13. Meditate

Meditation leads to stress reduction and lowered blood pressure.[10] Research suggests that it could also increase the activity of an enzyme associated with longevity.[11]

Taking as little as 15 minutes a day to find your zen can have significant health benefits, and may even extend your life.

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How to meditate? Here’re 8 Meditation Techniques for Complete Beginners

14. Maintain a Healthy Weight

Being overweight puts stress on your cardiovascular system, increasing your risk of heart disease.[12] It may also increase the risk of cancer.[13] Maintaining a healthy weight is important for heart health and living a long and healthy life.

15. Laugh Often

Laughter reduces the levels of stress hormones, like cortisol, in your body. High levels of these hormones can weaken your immune system.

16. Don’t Spend Too Much Time in the Sun

Too much time in the sun can lead to an increased risk of skin cancer. However, sun exposure is an excellent way to increase levels of vitamin D, so soaking up a few rays–perhaps for around 15 minutes a day–can be healthy. The key is moderation.

17. Cook Your Own Food

When you eat at restaurants, you surrender control over your diet. Even salads tend to have a large number of additives, from sugar to saturated fats. Eating at home will enable you to monitor your food intake and ensure a healthy diet.

Take a look at these 14 Healthy Easy Recipes for People on the Go and start to cook your own food.

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18. Eat Mushrooms

Mushrooms are a central ingredient in Dr. Joel Fuhrman’s GOMBS disease fighting diet. They boost the immune system and may even reduce the risk of cancer.[14]

19. Floss

Flossing helps to stave off gum disease, which is linked to an increased risk of cancer.[15]

20. Eat Foods Rich in Antioxidants

Antioxidants fight against the harmful effects of free-radicals, toxins which can cause cell damage and an increased risk of disease when they accumulate in the body. Berries, green tea and broccoli are three excellent sources of antioxidants.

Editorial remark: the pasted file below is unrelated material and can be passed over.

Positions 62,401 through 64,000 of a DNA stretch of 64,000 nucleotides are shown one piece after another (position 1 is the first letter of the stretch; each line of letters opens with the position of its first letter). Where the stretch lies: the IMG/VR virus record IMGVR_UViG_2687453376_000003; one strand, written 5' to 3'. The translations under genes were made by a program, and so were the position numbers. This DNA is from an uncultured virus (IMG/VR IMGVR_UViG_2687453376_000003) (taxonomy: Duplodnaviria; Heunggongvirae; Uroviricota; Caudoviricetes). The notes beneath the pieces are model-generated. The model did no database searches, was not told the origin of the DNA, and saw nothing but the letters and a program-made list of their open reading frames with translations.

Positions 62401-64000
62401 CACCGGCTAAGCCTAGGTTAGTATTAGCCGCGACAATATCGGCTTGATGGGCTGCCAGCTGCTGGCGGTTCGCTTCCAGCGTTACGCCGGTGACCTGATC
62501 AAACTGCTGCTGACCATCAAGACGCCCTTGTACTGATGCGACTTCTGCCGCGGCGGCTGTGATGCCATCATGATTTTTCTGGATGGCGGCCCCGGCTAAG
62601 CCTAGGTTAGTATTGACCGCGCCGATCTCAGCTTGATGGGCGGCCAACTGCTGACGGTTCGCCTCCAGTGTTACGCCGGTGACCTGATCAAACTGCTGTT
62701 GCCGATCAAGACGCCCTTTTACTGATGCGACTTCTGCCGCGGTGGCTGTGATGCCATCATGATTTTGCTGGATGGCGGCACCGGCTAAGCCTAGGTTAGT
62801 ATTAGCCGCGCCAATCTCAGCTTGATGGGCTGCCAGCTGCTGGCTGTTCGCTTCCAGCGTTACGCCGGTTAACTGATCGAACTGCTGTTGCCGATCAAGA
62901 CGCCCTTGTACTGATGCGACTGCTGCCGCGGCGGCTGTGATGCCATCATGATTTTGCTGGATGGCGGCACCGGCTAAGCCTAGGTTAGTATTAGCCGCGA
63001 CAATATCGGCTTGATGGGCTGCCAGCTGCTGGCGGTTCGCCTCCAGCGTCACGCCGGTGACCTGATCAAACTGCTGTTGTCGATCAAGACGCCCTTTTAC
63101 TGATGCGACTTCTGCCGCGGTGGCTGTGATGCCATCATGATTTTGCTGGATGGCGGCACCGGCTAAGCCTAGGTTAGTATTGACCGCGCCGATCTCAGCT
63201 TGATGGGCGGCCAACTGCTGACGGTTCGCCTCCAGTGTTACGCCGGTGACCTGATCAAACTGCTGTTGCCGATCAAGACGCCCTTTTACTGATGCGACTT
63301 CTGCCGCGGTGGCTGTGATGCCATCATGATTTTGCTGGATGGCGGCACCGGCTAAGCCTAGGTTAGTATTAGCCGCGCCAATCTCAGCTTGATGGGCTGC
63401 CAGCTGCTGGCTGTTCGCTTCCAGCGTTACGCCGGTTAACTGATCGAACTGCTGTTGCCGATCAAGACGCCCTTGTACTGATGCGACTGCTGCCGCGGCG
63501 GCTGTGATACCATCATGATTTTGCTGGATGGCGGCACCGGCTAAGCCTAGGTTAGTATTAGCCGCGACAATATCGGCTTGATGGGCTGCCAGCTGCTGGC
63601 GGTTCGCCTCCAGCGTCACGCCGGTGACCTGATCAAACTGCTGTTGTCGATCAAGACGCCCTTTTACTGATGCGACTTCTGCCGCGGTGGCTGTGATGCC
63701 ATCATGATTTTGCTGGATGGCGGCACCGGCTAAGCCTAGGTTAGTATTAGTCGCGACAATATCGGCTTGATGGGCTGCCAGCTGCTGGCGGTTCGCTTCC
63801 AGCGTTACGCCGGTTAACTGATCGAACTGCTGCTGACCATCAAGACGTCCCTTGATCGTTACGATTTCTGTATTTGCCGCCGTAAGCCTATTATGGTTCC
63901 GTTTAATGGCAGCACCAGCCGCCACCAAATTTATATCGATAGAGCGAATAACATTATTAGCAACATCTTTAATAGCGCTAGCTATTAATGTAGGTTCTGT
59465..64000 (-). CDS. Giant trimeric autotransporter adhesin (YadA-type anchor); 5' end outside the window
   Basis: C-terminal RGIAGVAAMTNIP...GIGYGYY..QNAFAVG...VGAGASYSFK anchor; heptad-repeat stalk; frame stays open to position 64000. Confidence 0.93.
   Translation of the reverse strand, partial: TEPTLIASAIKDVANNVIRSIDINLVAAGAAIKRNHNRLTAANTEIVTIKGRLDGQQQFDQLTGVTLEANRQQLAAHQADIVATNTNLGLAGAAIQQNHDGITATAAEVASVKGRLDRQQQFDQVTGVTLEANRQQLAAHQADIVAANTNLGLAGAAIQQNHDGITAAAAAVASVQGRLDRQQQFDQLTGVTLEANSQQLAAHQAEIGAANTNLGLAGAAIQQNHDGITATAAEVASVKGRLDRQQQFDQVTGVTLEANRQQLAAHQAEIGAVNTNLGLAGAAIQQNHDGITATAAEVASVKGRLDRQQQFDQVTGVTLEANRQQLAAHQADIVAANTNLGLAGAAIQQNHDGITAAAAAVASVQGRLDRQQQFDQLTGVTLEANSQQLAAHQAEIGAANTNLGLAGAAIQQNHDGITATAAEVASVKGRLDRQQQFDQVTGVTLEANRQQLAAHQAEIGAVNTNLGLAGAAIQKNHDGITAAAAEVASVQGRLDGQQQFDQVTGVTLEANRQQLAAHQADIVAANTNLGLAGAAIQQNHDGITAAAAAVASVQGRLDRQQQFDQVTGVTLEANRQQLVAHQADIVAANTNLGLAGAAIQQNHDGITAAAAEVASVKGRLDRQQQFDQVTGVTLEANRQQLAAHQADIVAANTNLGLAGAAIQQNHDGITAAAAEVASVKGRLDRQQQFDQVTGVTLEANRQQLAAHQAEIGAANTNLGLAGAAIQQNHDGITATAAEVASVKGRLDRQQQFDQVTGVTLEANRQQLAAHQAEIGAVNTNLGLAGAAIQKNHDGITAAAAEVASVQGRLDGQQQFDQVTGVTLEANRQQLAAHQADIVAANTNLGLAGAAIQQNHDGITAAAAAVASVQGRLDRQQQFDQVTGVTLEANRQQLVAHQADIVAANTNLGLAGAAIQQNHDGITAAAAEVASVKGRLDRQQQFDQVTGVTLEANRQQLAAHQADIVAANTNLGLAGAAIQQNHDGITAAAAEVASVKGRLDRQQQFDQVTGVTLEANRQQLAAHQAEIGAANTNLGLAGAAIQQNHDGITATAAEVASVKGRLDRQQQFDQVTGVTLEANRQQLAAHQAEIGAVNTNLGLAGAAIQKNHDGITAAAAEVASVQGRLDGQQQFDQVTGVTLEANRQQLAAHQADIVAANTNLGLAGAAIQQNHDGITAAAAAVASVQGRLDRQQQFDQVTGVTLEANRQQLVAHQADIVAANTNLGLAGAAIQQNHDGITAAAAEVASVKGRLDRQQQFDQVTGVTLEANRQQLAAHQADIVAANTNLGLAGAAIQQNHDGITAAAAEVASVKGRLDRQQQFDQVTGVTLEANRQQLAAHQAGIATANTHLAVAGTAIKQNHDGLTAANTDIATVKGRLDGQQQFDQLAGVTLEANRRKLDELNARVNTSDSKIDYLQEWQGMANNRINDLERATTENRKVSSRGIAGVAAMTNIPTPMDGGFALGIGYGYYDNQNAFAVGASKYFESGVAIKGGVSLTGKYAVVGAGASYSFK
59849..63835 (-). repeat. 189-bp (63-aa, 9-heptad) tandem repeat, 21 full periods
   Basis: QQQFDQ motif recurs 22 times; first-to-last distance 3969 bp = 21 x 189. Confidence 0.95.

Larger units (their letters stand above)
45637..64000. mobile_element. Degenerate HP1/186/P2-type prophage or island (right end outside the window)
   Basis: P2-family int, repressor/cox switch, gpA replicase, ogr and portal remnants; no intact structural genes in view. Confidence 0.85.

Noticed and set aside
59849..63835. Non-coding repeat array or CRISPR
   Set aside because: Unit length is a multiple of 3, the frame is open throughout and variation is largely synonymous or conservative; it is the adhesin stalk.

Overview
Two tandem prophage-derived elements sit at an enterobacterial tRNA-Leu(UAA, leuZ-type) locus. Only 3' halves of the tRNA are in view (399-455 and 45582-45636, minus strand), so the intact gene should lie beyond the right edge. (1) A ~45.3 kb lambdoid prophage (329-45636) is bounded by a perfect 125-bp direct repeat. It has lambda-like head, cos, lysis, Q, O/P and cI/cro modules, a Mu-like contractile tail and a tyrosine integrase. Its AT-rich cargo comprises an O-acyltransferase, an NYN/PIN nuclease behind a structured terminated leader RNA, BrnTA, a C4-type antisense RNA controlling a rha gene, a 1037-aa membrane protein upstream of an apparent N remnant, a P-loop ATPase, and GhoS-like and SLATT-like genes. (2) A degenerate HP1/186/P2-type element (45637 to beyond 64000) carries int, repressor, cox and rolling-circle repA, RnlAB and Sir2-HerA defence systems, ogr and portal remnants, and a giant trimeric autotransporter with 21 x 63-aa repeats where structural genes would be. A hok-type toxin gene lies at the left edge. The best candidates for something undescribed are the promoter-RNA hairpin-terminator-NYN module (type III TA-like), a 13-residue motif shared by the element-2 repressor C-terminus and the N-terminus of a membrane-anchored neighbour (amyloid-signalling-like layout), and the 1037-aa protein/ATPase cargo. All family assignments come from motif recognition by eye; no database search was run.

Find out more antiosidants-rich foods here: 13 Delicious Antioxidant Foods That Are Great for Your Health

21. Have Sex

Getting down and dirty two to three times a week can have significant health benefits. Sex burns calories, decreases stress, improves sleep, and may even protect against heart disease.[16] It’s an easy and effective way to get exercise–so love long and prosper!

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Featured photo credit: Sweethearts/Patrick via flickr.com

Reference

[1] Wiley Online Library: Late‐Life Alcohol Consumption and 20‐Year Mortality
[2] BMJ Journals: Television viewing time and reduced life expectancy: a life table analysis
[3] Arch Intern Med.: Red Meat Consumption and Mortality
[4] PLOS Medicine: Social Relationships and Mortality Risk: A Meta-analytic Review
[5] JAMA: Fish and Omega-3 Fatty Acid Intake and Risk of Coronary Heart Disease in Women
[6] NCBI: Effects of Omega‐3 Fatty Acids on Cognitive Function with Aging, Dementia, and Neurological Diseases: Summary
[7] Mayo Clinic Proc: Prediction of all-cause mortality by the Minnesota Multiphasic Personality Inventory Optimism-Pessimism Scale scores: study of a college sample during a 40-year follow-up period.
[8] Med Hypotheses.: Pet ownership protects against the risks and consequences of coronary heart disease.
[9] The New England Journal of Medicine: Association of Coffee Drinking with Total and Cause-Specific Mortality
[10] American Journal of Hypertension: Blood Pressure Response to Transcendental Meditation: A Meta-analysis
[11] Science Direct: Intensive meditation training, immune cell telomerase activity, and psychological mediators
[12] JAMA: The Disease Burden Associated With Overweight and Obesity
[13] JAMA: The Disease Burden Associated With Overweight and Obesity
[14] African Journal of Biotechnology: Anti-cancer effect of polysaccharides isolated from higher basidiomycetes mushrooms
[15] Science Direct: Periodontal disease, tooth loss, and cancer risk in male health professionals: a prospective cohort study
[16] AHA Journals: Sexual Activity and Cardiovascular Disease